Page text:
“Sex Trafficking in America” Filmmakers on How They Got the Story
When she was 16 years old, Kat was abducted and trafficked by men she met online — all in her home state of Arizona.
“I didn’t even know what sex trafficking was before I was taken,” Kat says in the FRONTLINE documentary Sex Trafficking in America. “I didn’t know that I would end up in this situation that I ended up in.”
Jezza Neumann and Lauren Mucciolo — the director and producer behind the film — found that, like Kat, many people were unaware of the American woman and girls being sexually exploited within the U.S.
“Most people thought it was an international thing,” Neumann said.
To capture that hidden reality, Neumann and Mucciolo followed a police unit in Phoenix, Arizona, combatting child sexual exploitation over the course of two and a half years. They talked to FRONTLINE about how they found the story, and what impact they hope the documentary has.
This interview has been edited for length and clarity.
What made you want to do a documentary about sex trafficking?
Neumann: My first film was China’s stolen children, which is about the trafficking of kids under the one-child policy. So it’s an area I’d dealt with in the past. I spoke to a friend, Professor Kevin Bales, who has written various books on modern-day slavery. I started chatting to Kevin and he said, “Have you thought about domestic sex trafficking in America.” And I’m like, “No, why?” And he said, “Well, most people don’t realize that a vast majority of women trafficked in America are American.”
At that point we thought, okay, there’s a film to be made here, because we’re always looking to make films where we can give voice to a vulnerable community, or where we can highlight an issue that seems to be misrepresented or misunderstood.
Mucciolo: This opportunity, to be a part of this film, really spoke to me because sexual violence against women is such an important issue that has really been underserved in our conversation, our dialogue in this country.
Over the course of making this film, the #MeToo movement happened and we’re suddenly starting to have more of a dialogue about the systemic violence against women in our country. The timing [of the film] couldn’t have been more perfect. I was really glad to have the opportunity to be able to give a voice to women who’ve been part of this experience during a moment in history where there are actually people listening, and more of a space for that point of view to be heard.
Why did you decide to focus on Phoenix?
Neumann: Like all films, you really need strong characters. It’s all well and good to find an interesting issue, but issues don’t make films. In this instance we needed detectives who were prepared to go on camera and let us into their world, and who were dynamic and could carry a film.
It just so happened that there was a talk happening in upstate New York. And so Lauren went and met Christi [Decouflé], who’s one of the detectives in the film. She said, “Oh my god, you should come to Phoenix.”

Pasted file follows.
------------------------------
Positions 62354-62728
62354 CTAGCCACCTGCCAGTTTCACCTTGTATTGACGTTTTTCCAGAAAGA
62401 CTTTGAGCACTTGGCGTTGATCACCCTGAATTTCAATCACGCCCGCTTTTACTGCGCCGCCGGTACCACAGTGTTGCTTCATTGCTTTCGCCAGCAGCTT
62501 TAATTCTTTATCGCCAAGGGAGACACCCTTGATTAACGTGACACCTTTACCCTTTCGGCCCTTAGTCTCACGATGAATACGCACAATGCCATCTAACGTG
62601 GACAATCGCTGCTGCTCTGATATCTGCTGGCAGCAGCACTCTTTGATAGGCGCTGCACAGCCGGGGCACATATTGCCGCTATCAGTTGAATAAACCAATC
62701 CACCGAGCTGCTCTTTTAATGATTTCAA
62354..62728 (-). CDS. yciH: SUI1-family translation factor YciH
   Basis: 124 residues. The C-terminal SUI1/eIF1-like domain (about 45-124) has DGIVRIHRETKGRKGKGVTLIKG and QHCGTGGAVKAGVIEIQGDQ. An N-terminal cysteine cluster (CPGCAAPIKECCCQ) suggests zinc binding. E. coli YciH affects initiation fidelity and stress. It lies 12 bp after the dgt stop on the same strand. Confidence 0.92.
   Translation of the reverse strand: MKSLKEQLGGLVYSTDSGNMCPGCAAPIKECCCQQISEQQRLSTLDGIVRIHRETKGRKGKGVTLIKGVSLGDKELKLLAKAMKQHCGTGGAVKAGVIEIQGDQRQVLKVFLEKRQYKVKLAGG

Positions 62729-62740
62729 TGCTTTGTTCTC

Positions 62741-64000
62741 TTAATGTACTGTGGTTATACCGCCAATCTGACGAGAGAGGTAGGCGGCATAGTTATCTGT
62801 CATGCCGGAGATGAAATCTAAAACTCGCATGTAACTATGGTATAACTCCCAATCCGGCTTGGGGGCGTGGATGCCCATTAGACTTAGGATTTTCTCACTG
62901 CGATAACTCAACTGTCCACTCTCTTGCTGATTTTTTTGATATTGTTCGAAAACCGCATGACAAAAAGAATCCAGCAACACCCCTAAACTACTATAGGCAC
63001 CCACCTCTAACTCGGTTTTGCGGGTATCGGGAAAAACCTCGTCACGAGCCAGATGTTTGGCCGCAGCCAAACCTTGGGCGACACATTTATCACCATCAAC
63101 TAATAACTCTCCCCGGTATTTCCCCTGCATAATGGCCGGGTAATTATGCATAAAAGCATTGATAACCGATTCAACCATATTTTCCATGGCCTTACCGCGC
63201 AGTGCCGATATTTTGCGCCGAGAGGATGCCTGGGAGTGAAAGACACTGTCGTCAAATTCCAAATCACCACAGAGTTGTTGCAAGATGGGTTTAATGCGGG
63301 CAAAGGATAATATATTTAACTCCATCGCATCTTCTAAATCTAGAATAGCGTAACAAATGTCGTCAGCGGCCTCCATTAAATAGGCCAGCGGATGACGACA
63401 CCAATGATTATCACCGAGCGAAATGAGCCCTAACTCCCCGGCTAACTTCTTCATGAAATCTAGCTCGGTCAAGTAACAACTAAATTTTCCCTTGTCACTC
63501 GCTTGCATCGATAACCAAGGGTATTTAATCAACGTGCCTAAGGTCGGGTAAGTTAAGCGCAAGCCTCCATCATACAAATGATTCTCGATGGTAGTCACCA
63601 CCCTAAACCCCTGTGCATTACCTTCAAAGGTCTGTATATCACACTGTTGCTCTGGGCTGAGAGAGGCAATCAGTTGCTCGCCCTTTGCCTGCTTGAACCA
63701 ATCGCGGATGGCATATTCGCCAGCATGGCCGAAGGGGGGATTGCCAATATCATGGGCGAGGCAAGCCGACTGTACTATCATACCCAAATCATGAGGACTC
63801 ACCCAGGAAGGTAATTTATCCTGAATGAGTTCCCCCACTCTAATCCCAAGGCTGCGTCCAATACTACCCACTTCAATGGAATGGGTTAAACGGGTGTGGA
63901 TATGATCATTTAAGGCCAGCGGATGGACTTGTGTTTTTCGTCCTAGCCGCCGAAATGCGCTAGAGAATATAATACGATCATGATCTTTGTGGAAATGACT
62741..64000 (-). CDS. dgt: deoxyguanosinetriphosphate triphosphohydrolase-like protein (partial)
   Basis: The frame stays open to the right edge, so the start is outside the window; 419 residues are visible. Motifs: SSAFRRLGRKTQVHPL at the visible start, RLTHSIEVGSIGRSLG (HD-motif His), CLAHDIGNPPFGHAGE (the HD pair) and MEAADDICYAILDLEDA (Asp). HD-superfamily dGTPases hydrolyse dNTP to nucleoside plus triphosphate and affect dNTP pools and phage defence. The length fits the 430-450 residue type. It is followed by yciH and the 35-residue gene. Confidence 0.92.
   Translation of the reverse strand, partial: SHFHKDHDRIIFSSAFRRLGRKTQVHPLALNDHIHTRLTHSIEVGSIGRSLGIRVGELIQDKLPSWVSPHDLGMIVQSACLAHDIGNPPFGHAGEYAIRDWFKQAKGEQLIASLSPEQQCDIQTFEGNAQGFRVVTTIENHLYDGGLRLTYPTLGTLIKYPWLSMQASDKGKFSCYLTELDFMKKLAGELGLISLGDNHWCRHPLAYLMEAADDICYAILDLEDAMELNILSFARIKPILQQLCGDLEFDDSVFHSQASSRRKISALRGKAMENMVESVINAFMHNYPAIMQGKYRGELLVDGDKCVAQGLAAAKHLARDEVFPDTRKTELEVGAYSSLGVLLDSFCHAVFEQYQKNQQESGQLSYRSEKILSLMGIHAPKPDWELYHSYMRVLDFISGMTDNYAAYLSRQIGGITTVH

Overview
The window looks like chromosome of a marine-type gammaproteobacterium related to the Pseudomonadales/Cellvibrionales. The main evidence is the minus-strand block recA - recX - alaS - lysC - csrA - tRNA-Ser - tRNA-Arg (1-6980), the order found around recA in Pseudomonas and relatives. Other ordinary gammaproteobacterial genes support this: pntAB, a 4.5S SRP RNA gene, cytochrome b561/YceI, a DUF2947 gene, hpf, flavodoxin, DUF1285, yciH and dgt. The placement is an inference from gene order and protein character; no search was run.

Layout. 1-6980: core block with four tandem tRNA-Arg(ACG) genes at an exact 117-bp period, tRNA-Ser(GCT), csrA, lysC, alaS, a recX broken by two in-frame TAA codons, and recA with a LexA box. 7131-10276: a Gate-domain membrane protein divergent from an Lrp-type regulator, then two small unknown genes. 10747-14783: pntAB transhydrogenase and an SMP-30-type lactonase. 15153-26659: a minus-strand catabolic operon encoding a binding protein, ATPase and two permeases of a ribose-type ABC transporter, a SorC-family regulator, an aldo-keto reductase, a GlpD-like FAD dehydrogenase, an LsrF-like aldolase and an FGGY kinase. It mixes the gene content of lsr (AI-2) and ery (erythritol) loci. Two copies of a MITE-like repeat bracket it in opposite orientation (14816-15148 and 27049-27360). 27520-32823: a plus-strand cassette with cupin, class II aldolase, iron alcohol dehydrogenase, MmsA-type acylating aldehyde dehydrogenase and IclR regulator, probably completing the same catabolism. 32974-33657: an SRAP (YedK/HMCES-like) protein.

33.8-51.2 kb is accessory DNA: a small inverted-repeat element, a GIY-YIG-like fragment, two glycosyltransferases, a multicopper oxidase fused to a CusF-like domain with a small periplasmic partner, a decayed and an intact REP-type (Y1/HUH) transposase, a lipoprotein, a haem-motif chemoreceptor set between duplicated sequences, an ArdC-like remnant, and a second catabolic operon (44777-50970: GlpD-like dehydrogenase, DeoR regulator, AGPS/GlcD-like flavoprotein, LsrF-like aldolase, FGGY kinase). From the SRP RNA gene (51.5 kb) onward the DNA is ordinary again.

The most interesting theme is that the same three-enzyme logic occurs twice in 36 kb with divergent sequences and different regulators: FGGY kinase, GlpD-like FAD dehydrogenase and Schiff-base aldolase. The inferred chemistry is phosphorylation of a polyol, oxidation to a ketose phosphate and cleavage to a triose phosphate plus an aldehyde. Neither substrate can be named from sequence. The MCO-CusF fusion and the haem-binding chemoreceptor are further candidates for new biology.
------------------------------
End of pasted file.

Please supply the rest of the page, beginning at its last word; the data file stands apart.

The women that you see in the film, they became the voice. They were impassioned about this issue. Films have layers. On the forefront, you have a film about trafficking, but what you also have is this film about these amazingly empowered women. You have it through the detectives, and the work they’re doing and the sacrifices they give. They’re moms as well, so they’re trying to be parents and do this job that’s all consuming. And then you have the prosecutor, she’s a woman in a really strong position. And then you have Kat and Marriah and the other survivors — these young women have been through horrific, horrific situations. But they’re coming out of it with strength and not letting it defeat them, and using it to better themselves where they can.
Mucciolo: They have an incredibly proactive agency, so they have the resources and the person-power to do not just cases where you’re reacting. They’re constantly trying to think of,
“What’s another way we can come at this issue? What’s different?” They’re analyzing what the traffickers are doing, they’re doing social media operations where they’re going undercover. Not a lot of other agencies have the resources to do that or, frankly, the innovation.
And the other special thing about Phoenix is they have an incredibly healthy working relationship with all of the service providers, and all the other players in this world, so with the government, the mayor’s office, the governor’s office, the attorney general’s office, with the faith-based community, churches throughout the community, advocates, citizens who are trying to do citizen-based work around this issue. All of those people talk to each other.
What we’ve found in other cities that we’ve been to is that law enforcement has a very bad reputation with the non-profit sector or the community sector. When we were starting to make this film four years ago, that was during the height of Black Lives Matter. So, to be able to find a unit that was incredibly good at working with the community, incredibly thoughtful about not just looking at the people they’re policing as suspects or people that don’t have a voice or perspective. This is a unit that talks to the people it sees on the ground, they’re not just making decisions for them. It’s a very different way of doing police work. When we traveled around the country, you got sort of bits and pieces, specks of light here and there. But in Phoenix, that level of integration with the community and sensitivity was something we hadn’t seen at that level anywhere else.
The women you met while filming who were survivors of trafficking. How did you get them to open up about the traumatic things they experienced?
Neumann: It’s a process of trust. If you meet anybody for the first time, they’re going to tell you so much about their life and they’ll withhold a lot. The more you get to know them, the more they’ll open up. It’s the same process with filmmaking for us. We don’t go into a place with cameras blazing, asking questions. We take time. We put the camera down. So, when we went to the Dream Center [which specializes in caring for survivors of sex trafficking], we just spent time there and everyone knew we were the journalists. We just hung out with them, we did a little bit of filming, we offered up the opportunity for them to talk to us. For us, what you do without the camera rolling is as important as what you do with the camera rolling.
The Dream Center is all women. They don’t allow men on that floor. The fact that we were ultimately given free access to spend time there was an amazing level of trust. Given the vulnerability of these young women and what they’ve been through, that was phenomenal. On one hand it’s fantastic, but on the other it’s a real responsibility. That brings the onus on us of how the film ends up, because we are still journalists so you’ve got to be unbiased, you’ve got to be honest to the whole world.